denaturation phenomena, raised obviously different problems compared with polystyrene or rubber. Crystallographic data on synthetic polypeptides were useful in confirming the structure of the ~ t - h e l i x las~ ~one
~ of the structural
elements of proteins, and studies of helix-coil transitions
in polypeptide solutions1401continue to be motivated by the
hope that they might lead to a full understanding of the
principles governing chain folding in globular proteins.
The utility of this approach is yet to be proved.
Nucleic acids were assigned for a long time a tetranucleotide structure.1411
The realization of their high molecular weight was probably delayed owing to difficulties in
their isolation, which led to various degrees of degradation. This made Feulgen1421
refer in 1935 to the “bad reputation” of DNA. He showed that an enzyme can convert a
gelling preparation “a” into a non-gelling product “b.”
Study of these two materials in the ultracentrifuge led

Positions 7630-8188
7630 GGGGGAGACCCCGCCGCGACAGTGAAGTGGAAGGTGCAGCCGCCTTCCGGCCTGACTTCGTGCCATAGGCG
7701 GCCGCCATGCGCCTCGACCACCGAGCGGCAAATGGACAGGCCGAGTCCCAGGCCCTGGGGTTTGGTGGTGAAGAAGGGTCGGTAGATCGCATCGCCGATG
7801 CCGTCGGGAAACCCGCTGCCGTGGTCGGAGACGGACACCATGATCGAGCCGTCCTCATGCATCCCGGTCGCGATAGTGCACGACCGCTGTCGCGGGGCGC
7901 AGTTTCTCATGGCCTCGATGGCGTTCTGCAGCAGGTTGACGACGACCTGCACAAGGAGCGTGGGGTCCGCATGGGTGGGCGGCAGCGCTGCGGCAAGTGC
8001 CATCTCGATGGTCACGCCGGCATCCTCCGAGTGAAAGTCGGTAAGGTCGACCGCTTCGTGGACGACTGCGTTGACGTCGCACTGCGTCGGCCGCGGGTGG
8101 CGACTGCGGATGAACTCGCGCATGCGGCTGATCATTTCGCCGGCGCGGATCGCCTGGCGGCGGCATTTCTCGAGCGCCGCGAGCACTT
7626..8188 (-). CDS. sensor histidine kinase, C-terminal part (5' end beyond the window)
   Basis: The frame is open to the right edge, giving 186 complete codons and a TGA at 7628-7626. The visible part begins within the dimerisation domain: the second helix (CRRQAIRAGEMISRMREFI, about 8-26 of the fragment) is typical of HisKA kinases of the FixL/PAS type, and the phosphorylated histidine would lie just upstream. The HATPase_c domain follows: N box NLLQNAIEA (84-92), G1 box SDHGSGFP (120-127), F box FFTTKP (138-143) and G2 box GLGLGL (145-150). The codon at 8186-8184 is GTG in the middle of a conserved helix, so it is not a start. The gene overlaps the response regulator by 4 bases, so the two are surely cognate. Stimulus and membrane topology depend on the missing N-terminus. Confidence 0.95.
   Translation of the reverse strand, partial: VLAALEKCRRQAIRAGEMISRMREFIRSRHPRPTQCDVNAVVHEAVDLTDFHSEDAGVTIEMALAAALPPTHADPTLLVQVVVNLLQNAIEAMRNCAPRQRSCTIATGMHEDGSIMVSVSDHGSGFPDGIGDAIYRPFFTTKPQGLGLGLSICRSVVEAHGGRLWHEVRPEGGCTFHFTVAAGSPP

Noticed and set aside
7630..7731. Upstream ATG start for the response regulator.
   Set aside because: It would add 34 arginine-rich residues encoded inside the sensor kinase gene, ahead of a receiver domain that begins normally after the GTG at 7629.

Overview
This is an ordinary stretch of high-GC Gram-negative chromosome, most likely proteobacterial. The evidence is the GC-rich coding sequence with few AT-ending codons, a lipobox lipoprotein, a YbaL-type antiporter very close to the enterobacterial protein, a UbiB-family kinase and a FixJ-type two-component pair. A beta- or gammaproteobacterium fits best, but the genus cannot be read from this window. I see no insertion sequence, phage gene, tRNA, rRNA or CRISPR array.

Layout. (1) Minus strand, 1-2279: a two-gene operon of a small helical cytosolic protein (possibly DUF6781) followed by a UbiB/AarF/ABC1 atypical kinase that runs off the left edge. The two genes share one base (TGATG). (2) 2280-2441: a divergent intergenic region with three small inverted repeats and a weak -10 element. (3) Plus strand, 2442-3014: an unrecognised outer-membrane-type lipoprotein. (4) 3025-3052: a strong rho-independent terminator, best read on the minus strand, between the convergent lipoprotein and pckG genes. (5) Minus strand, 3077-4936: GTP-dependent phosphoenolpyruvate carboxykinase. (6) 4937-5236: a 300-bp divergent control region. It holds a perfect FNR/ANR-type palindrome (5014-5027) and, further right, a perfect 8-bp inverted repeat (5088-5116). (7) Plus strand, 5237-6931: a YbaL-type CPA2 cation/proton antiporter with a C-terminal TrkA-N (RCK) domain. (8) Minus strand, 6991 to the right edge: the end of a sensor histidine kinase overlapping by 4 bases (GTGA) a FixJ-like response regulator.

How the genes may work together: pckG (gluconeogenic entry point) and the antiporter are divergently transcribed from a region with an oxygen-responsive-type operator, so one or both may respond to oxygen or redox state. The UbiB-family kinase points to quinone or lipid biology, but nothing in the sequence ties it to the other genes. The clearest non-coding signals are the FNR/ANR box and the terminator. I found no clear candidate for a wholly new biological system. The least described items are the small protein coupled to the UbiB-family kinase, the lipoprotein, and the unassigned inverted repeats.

Schmidt and L e ~ e n e Ito~ ~conclude
~
that the preparation
“a” with a molecular weight of 200000-1 000000 was depolymerized by Feulgen’s enzyme to the tetranucleotide.
But what did they mean by depolymerization? As late as
1938 they referredla] to the “dissociation of the tetranucieotides of high molecular weight to those of lower molecular weight,” suggesting that they viewed the heavy particles as loose aggregates. Only the flow birefringence
study of Signer, Caspersson, and H a r n m a r ~ t e n ,pub~~~~
lished during the same year, established the rodlike nature
of the DNA particle.
We can see from the examples detailed above that the
interaction between polymer chemists and the practitioners of molecular biology was minimal. Most of the time